A0 = The absorbance of the control reaction.
A1 = The absorbance in the presence of the sample extract.                    
 
The concentration of extract that caused 50% inhibition (IC50) was calculated based on the graph of inhibition percentage plotted against extract concentration. 
 
Antifungal activities
 
Microorganisms
 
The antifungal activities of different extracts were tested against three pathogens fungi, Aspergillus flavus MTTC 2799, Penicillium expansum MTTC 1344 and Fusarium oxysporum f.sp. albedinis: Foa, obtained from  the laboratory of biology, Tahri Mohamed Bechar University. The strains were grown on potato dextrose agar acidified (PDAa) and incubated at 25°C for seven days in dark.
 
Mycelial growth assay
 
The minimum mycelial growth inhibitory concentration (MICm) of extracts was measured according to the contact direct method. Antifungal index of mycelial growth in percent (Im %) was performed according to (Khaldi et al., 2017), it was obtained by calculating the average of two perpendicular diameters (mycelial growth in control and mycelial growth of the test). 
 
Sporulation assay
 
The minimum sporulation inhibitory concentration (MICs) of extracts was performed as described by (Khaldi et al., 2017). The percentage of inhibition was calculated using the following formula: 
 
 
 
Where
N0 = The number of the spores estimated in control.
Nc = The number of the spores estimated in the presence of extract.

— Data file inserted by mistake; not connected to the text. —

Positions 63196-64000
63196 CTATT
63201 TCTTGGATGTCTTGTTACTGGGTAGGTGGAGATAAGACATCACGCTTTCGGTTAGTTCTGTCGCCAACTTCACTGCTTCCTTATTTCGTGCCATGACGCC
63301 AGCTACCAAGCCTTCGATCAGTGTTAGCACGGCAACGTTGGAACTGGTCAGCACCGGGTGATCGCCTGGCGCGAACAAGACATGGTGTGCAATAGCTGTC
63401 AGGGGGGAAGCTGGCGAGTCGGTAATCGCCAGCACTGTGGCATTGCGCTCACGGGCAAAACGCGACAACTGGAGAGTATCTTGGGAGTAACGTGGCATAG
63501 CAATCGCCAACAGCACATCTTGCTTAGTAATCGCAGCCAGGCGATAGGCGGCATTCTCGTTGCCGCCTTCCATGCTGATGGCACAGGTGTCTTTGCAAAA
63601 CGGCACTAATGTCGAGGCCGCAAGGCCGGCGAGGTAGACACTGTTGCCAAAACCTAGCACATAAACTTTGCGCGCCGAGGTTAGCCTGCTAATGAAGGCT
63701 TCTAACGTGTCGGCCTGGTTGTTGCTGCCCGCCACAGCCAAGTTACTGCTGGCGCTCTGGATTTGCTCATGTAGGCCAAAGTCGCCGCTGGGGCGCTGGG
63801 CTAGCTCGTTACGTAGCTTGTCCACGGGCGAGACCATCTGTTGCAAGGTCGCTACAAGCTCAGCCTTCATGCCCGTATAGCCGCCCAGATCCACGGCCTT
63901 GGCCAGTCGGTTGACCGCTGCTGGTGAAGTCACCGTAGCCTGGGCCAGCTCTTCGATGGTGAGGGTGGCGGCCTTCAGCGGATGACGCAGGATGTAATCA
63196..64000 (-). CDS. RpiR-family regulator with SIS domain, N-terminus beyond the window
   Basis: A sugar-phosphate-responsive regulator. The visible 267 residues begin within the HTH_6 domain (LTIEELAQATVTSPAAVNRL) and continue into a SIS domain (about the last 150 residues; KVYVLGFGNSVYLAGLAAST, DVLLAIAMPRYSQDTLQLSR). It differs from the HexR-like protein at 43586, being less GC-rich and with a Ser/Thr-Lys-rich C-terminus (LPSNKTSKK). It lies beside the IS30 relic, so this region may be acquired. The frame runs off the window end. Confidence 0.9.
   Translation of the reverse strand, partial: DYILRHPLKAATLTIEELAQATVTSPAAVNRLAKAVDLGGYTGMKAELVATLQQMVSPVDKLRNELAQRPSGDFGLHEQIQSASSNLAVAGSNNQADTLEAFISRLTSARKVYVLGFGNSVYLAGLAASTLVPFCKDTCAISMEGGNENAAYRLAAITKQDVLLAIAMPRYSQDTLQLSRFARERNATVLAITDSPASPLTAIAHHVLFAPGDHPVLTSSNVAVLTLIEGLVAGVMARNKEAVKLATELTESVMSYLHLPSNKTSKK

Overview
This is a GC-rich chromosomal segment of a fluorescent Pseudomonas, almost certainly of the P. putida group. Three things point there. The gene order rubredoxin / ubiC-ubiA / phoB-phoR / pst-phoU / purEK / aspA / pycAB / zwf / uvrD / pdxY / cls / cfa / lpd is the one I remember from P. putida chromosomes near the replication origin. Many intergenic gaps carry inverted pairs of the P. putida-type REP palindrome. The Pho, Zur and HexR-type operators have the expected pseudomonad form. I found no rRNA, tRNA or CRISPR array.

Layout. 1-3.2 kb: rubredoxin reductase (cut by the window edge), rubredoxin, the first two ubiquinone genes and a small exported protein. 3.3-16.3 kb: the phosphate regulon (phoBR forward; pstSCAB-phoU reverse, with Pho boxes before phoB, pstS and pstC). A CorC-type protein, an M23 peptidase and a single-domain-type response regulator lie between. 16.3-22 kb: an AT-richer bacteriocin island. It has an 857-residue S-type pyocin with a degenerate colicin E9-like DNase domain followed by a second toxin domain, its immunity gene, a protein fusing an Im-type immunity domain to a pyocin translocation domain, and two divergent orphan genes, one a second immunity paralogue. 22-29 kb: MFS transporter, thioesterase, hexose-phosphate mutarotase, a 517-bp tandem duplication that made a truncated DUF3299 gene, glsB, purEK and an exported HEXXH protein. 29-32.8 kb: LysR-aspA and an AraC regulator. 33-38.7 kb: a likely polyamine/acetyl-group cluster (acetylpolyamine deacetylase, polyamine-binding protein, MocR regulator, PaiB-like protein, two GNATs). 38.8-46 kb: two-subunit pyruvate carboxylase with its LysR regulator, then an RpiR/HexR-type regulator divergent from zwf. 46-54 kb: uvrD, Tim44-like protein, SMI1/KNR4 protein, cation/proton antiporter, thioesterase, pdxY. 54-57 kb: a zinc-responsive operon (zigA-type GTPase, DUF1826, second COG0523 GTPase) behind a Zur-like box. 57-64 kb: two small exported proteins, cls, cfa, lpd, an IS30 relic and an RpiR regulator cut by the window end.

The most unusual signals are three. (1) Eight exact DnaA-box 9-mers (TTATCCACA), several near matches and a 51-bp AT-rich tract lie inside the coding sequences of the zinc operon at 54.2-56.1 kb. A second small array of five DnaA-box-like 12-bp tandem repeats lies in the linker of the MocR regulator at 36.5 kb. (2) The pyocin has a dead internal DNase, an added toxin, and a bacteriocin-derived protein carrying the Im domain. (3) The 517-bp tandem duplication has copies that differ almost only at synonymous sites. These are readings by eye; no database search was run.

Spore germination assay
 
The minimum germination inhibitory concentration (MICg) of extracts was evaluated as determined by (Khaldi et al., 2017). The percentage inhibition of germination (Ig %) was determined by the following formula:
 
 
Where
N0 = The number of germinated spores in control.
Nc = The number of germinated spores in the presence of extract.
 
Statistical analysis
 
All the measurements were replicated thrice for each treatment and the data reported as mean±standard deviations. Signiûcant differences between the mean values were determined by Duncan’s test (P<0.05 and P<0.01). The Pearson rank correlation test was used for comparisons between the broth dilution and methods used for antifungal activities.  
Alkaloids, reducing compounds, steroid, terpenoids, phenols, flavonoids and tannins were revealed to be present in methanolic extract of E. alata. However, saponosids, anthraquinones, glucosides and coumarins were not detected. Our results are consistent with those of (Jaradat et al., 2021) except for steroid and terpenoids and in harmony with those reported by (Benarba et al., 2021) except for alkaloids, saponosids and coumarins. The metabolites identified in this plant were some of the most important phytochemical classes.